By this point, long after that euphoric wave of first impressions, a roundup on Christopher Nolan's Inception is going to have to include more than snippets from the latest reviews; mention, at the very least, will have to be made of the reviews of the reviews, fired off in comment sections and hate mail over the past couple of weeks — in short, we'll have to touch on the reception of Inception. But first, Jonathan Kiefer in the Faster Times:
"As the logical extension of whatever through-line might be drawn from Memento to The Prestige to The Dark Knight, this new film has all we'd want from Nolan: the puzzles and personal demons, the propulsive chases through big-city streets, the dorm-room philosophizing. What's more, it has panache. Which is crucial for a science-fiction thriller about subconscious corporate espionage — that is, about people stealing ideas from other people's dreams — wherein plot points arise from the volatile osmosis between memory and fantasy, or the deep disorientation of sudden awakeness. Nolan isn't daunted by the perpetual moviemaking risk of belaboring the dreamlike; to the hallowed ranks of Bergman's faceless clocks and Fellini's smothering gridlock, he eagerly adds such novelty as a whole city block folding itself in half."
AO Scott in the New York Times: "Admirers of Ridley Scott's Blade Runner and Stanley Kubrick's 2001 will find themselves in good company, though Inception does not come close to matching the impact of those durable cult objects. It trades in crafty puzzles rather than profound mysteries, and gestures in the direction of mighty philosophical questions that Mr Nolan is finally too tactful, too timid or perhaps just too busy to engage."
Sean Burns for the Philadelphia Weekly (where Matt Prigge writes up an annotated list of "Six Movies Set Largely in Dreams"): "Inception is the kind of weirdo pet project that could only happen in the wake of The Dark Knight, when somebody lands a couple hundred million dollars for helming one of the biggest blockbusters of all time, no questions asked. It's an expansive brain-fuck rooted in base genre satisfactions — half Solaris, half Matrix. Simultaneously goofy and inspired, Inception is a thrilling, ultimately exhausting headlong rush through its creator's science-minded pulp fatalism. If Nolan only knew when to say when, it might have been a masterpiece."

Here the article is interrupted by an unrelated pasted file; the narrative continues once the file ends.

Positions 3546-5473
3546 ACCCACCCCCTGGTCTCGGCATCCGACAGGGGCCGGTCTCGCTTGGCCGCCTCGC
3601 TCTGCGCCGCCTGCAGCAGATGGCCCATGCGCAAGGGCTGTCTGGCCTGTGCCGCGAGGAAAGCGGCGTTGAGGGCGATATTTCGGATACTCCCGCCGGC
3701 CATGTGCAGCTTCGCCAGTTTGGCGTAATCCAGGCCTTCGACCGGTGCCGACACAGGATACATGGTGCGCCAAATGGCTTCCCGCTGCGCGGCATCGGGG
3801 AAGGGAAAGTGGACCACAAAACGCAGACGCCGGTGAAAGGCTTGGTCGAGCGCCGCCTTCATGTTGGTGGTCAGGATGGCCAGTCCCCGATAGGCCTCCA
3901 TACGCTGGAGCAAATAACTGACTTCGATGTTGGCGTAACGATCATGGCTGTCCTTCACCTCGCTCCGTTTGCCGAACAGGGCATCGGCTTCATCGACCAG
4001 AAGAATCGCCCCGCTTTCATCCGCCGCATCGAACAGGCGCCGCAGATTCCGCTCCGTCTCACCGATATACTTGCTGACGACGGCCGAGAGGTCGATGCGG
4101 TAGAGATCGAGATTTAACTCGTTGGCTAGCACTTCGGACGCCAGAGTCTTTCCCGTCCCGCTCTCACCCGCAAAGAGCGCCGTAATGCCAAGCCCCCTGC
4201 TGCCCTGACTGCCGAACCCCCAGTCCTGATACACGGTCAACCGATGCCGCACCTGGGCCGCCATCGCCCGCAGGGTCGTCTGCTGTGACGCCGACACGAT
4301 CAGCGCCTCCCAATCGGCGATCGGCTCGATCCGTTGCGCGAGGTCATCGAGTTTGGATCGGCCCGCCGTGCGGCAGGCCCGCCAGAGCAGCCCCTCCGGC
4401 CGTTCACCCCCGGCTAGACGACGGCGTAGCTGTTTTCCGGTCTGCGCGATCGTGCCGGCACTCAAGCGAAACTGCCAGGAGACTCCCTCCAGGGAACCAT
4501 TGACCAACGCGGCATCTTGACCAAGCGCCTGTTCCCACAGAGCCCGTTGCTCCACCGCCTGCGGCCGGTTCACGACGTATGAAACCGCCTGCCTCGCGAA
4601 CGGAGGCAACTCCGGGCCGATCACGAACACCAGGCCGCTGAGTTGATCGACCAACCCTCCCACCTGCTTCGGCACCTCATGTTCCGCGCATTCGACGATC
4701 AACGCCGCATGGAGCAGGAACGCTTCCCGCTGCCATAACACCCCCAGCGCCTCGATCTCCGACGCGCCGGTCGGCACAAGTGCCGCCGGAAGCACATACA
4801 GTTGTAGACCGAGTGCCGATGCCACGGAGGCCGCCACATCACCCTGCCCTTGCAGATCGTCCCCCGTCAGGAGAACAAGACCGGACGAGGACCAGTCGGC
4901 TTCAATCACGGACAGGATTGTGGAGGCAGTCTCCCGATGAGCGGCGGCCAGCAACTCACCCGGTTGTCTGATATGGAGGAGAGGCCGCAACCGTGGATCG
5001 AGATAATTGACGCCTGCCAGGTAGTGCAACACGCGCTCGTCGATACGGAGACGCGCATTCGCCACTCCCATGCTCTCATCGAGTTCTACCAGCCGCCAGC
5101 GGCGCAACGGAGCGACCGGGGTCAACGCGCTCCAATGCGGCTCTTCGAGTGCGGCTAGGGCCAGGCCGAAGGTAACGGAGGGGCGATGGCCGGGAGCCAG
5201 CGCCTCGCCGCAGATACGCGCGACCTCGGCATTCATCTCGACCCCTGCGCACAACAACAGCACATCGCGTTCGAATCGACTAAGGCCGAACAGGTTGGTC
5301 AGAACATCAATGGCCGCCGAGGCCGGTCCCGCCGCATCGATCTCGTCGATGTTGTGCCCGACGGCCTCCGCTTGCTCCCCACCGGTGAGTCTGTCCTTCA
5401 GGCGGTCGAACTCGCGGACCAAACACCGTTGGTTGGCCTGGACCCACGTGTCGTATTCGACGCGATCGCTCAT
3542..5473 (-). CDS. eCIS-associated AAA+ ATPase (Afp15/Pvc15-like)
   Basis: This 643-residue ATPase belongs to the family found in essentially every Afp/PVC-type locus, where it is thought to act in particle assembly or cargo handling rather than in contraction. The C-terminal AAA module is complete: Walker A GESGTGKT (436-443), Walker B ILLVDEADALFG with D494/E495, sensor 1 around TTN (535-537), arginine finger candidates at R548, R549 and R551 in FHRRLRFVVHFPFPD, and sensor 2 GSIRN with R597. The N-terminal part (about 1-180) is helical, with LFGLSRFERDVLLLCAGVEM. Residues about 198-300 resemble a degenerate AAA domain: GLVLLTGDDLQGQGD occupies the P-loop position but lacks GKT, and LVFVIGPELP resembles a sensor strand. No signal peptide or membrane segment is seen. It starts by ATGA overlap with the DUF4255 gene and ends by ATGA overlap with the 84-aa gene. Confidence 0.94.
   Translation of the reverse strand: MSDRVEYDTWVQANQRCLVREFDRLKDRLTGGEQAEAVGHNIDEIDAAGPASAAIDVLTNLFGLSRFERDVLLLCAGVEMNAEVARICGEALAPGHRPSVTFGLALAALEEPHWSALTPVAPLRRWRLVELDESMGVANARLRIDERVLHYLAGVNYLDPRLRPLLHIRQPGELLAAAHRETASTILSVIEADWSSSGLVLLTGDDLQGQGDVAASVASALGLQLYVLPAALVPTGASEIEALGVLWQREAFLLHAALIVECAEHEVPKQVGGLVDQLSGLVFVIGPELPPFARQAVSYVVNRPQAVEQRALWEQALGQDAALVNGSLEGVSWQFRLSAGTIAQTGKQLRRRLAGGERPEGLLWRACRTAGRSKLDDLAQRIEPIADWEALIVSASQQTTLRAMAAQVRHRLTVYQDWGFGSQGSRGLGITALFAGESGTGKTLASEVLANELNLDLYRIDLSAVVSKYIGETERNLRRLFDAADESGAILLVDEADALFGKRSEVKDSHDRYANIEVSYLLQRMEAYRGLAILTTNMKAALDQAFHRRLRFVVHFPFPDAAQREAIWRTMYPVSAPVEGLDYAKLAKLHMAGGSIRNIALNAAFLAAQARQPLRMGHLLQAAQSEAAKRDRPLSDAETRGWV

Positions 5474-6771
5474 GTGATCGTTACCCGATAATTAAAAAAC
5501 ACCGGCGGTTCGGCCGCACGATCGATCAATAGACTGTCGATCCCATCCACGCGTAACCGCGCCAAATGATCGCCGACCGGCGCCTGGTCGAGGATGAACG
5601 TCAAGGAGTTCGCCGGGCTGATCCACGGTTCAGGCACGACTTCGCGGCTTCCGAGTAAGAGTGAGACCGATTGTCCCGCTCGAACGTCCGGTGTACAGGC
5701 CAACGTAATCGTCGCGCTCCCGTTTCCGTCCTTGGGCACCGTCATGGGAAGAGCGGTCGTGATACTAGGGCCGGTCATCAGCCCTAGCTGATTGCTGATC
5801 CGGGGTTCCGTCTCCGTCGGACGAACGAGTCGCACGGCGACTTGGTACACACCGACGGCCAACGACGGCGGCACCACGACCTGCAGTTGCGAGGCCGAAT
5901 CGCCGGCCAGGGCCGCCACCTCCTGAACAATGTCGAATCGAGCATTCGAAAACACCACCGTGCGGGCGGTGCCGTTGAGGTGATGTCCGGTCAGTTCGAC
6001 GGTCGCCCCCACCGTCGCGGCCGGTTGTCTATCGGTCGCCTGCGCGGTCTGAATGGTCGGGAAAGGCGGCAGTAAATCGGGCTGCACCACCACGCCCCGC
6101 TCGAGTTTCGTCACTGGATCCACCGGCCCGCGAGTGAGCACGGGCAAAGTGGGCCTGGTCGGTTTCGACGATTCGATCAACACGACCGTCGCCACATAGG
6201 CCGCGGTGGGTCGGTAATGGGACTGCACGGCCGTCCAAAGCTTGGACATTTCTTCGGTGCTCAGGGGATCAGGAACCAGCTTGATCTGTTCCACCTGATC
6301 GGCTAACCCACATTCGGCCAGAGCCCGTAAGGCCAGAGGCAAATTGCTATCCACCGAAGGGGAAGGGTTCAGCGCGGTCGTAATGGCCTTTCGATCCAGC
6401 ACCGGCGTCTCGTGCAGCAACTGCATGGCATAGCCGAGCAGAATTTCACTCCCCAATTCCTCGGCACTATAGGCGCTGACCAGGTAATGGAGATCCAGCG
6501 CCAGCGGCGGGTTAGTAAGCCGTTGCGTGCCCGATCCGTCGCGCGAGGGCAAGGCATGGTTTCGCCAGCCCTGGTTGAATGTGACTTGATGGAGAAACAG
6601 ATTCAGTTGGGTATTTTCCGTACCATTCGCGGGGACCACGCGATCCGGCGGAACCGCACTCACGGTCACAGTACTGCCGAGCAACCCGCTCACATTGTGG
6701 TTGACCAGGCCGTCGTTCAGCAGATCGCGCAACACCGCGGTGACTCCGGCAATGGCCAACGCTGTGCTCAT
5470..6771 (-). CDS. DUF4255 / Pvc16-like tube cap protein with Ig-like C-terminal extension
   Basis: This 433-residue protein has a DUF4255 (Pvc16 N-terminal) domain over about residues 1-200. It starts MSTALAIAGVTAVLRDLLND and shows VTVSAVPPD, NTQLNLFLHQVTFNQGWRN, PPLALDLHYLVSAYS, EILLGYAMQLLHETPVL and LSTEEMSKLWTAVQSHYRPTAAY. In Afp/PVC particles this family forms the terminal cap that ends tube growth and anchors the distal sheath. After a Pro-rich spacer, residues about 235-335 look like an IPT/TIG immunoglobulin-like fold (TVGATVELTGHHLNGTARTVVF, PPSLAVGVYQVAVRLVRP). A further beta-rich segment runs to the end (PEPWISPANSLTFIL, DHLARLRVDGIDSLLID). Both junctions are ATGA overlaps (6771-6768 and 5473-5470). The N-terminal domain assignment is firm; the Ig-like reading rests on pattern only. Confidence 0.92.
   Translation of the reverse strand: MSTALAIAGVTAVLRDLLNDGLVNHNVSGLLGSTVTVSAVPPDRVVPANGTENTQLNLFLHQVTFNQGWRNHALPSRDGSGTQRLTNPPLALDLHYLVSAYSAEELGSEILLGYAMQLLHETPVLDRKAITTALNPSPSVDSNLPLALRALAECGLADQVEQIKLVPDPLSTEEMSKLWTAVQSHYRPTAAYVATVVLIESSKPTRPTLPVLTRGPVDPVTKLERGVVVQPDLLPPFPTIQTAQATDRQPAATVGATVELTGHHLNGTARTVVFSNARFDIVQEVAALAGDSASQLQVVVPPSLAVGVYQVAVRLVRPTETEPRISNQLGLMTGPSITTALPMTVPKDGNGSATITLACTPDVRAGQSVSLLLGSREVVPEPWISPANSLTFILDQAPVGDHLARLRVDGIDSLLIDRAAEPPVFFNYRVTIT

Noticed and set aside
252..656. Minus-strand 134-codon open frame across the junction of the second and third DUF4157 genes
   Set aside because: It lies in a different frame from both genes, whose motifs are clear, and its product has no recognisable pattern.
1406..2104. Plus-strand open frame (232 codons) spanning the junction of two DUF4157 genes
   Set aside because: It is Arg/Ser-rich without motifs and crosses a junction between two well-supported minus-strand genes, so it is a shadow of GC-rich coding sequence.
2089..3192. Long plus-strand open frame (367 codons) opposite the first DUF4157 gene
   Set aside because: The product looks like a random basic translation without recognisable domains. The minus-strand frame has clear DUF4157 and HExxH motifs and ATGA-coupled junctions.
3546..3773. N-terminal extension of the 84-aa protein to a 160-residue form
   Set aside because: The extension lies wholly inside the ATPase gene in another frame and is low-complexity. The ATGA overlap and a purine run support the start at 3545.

"Like Eternal Sunshine of the Spotless Mind, Inception is ultimately interested in the responsibilities — even the perverse romanticism — inherent in understanding what makes another person tick." Time Out Chicago's Ben Kenigsberg: "The movie's first two-thirds are breathtakingly clever, firing new concepts so rapidly it's almost inevitable the barrage can't be sustained."
Slate's Dana Stevens notes that MC Escher "is a good reference" and that the film poses questions "reminiscent of the shape-shifting and romantic trickery of A Midsummer Night's Dream." Then: "In a convoluted opening sequence, we learn that Dom Cobb (Leonardo DiCaprio) is a master of 'extraction' — the art of infiltrating people's dreams to steal their secrets. Along with his partner, Arthur (Joseph Gordon-Levitt), he's hired to engineer elaborate dream worlds that the victim mistakes for reality. A Japanese tycoon, Saito (Ken Watanabe), hires the team to pull off a feat never before tried: Rather than harvest a previously existing idea, would it be possible for them to implant a new one in someone's mind?"